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To examine whether there were differences in the liver histology at year 1 and 3 in patients who developed YMDD mutations after 1 year of lamivudine treatment, the paired liver biopsy at year 1 and 3 of 17 patients of the 20 on continuous lamivudine treatment for 3 years (13 developed YMDD mutations after year 1, four with persistent YMDD wild type) were compared in Table 4 (the histology of the remaining three patients who developed YMDD mutants by the end of year 1 was excluded for this comparison). There was improvement of the median necroinflammation score (from 4.5 to 1.5) and fibrosis score (from 1 to 0.5) in the four patients with persistent YMDD wild type, although the differences were not statistically significant. The median necroinflammatory and fibrosis scores for patients who developed YMDD mutations after 1 year of lamivudine treatment were comparable at year 1 and 3 (median necroinflammatory score 6 and 7, respectively; median fibrosis score 1 and 1, respectively). Comparing patients with and without YMDD mutations, there were no statistical differences in the frequency of improvement of necroinflammation [four of 13 (30.8%) vs. three of four (75%) respectively, P = 0.25]. Conversely, more patients with YMDD mutations had worsening of the necroinflammation compared to patients without YMDD mutation [seven of 13 (53.8%) vs. one of four (25%) respectively, P = 0.58]. The lack of statistical significance was likely to be due to the relatively small number of patients in each category. However, the frequency of worsening of fibrosis between patients with and without YMDD mutations was similar [three of 13 (23.1%) vs. one of four (25%) respectively, P = 1.0].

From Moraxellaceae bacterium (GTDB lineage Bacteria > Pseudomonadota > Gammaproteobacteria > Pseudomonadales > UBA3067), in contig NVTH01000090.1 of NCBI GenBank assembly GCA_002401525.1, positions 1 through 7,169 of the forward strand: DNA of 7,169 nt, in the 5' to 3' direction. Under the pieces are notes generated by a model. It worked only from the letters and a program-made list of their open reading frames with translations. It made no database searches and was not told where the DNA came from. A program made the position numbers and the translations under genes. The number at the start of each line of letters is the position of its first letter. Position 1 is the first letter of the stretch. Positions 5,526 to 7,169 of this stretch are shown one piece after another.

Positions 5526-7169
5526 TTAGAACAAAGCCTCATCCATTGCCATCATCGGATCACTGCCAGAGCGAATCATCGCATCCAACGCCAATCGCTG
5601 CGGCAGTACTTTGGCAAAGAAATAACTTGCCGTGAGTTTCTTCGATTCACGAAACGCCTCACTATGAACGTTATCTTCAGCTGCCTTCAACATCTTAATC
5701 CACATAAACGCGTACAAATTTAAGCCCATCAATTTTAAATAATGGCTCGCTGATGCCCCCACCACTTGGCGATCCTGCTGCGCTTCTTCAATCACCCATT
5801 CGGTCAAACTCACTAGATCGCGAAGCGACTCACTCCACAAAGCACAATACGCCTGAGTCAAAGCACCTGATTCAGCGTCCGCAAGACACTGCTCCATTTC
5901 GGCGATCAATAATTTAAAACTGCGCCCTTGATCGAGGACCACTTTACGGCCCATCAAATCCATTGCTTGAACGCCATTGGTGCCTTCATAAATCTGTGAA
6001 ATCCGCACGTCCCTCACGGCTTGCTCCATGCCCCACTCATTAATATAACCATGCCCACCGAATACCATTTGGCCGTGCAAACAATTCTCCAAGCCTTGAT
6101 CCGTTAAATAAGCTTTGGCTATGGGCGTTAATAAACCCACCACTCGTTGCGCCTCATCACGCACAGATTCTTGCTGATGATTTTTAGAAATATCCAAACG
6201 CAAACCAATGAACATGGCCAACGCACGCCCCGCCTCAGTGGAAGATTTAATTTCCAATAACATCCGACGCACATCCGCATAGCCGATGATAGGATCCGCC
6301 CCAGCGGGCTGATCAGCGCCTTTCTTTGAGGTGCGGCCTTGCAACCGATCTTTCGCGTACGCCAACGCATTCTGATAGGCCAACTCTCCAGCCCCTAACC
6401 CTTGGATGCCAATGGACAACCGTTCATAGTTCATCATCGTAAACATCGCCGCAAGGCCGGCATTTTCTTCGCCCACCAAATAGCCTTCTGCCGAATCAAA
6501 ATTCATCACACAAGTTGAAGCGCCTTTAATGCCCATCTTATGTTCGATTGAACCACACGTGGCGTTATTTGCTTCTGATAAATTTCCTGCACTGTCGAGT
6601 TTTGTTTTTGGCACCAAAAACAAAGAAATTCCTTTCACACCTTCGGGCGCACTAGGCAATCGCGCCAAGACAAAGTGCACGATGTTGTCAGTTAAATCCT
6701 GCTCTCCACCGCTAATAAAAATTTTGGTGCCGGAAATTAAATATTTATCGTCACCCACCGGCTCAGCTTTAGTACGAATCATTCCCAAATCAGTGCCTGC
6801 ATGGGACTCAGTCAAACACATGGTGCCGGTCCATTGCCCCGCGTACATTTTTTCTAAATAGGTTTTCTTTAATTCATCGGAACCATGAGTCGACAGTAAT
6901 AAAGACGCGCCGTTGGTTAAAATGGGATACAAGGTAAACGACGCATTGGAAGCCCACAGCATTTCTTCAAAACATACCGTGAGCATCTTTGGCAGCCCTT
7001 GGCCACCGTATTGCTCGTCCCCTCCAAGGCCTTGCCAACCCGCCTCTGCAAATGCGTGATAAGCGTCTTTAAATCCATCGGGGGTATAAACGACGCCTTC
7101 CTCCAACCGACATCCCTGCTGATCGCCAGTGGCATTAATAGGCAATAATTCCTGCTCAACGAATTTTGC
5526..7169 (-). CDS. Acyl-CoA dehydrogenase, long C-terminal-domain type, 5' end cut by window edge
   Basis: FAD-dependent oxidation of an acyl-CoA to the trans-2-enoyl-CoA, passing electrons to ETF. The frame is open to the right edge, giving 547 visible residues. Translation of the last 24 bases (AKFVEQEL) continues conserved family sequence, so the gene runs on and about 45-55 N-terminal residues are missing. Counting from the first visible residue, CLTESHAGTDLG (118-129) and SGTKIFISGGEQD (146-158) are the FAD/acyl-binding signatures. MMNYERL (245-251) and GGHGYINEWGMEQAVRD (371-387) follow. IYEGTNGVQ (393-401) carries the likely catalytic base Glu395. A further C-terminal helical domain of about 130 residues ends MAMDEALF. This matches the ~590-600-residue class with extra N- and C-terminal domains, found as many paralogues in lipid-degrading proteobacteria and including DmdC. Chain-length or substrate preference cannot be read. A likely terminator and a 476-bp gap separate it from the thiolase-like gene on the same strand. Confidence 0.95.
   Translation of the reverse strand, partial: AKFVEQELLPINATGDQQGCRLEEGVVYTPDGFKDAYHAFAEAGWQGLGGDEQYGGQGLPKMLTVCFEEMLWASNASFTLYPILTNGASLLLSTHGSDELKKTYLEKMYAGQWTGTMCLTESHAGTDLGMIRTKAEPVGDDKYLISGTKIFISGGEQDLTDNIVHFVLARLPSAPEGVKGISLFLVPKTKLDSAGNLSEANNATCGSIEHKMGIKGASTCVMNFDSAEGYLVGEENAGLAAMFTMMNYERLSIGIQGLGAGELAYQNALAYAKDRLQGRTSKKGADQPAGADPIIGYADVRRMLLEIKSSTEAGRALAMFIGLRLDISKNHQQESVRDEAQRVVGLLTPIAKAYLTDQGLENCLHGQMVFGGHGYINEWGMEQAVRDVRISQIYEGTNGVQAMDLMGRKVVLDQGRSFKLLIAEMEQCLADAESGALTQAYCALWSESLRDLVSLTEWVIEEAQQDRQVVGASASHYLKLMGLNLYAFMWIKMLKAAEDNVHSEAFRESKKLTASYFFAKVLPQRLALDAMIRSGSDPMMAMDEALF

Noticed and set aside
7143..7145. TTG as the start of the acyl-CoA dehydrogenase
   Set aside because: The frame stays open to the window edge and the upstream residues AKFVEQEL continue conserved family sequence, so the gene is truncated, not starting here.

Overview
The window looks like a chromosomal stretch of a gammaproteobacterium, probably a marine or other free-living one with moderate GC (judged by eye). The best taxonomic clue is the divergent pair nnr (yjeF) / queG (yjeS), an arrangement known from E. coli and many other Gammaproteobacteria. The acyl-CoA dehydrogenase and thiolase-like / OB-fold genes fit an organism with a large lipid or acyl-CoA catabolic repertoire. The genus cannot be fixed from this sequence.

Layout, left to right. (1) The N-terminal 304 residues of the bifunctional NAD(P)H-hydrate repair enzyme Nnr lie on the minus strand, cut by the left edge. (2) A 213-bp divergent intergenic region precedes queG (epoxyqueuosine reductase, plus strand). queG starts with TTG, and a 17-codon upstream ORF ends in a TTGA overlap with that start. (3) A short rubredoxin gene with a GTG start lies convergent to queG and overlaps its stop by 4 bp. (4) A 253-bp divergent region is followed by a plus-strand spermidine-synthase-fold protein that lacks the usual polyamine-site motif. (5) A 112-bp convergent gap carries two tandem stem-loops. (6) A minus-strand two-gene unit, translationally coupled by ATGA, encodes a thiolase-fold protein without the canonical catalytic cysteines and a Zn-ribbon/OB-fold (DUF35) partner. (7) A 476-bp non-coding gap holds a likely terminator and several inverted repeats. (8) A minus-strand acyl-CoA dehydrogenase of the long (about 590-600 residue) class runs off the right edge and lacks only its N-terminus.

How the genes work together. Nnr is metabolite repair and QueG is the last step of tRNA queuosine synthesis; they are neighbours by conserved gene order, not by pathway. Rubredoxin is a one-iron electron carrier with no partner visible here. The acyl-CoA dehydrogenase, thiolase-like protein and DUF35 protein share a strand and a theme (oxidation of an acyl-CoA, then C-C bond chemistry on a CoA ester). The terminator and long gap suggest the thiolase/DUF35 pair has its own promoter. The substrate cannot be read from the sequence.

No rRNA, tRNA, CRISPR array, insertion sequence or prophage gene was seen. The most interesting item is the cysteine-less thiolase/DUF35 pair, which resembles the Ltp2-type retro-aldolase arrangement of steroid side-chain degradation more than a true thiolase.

Table 4.  Comparison of histological findings at year 1 and 3 in patients with persistent YMDD wild type and patients developing YMDD mutations after 1 year of lamivudine treatment
 Patients with persistent YMDD wild type (n = 4)Patients with YMDD mutations after 1  year (n = 13)
Change in necroinflammation
 Median score (range)4.5 (4–5) to 1.5 (1–7)6 (0–9) to 7 (2–13)
 Improvement3 (75%)4 (30.8%)
 No change0 (0%)2 (15.4%)
 Worsening1 (25%)7 (53.8%)
Change in fibrosis
 Median score (range)1 (0–1) to 0.5 (0–1)1 (0–3) to 1 (0–3)
 Improvement2 (50%)2 (15.4%)
 No change1 (25%)8 (61.5%)
 Worsening1 (25%)3 (23.1%)

Discussion

  1. Top of page
  2. Summary
  3. Background
  4. Patients and methods
  5. Patients
  6. Liver histology assessment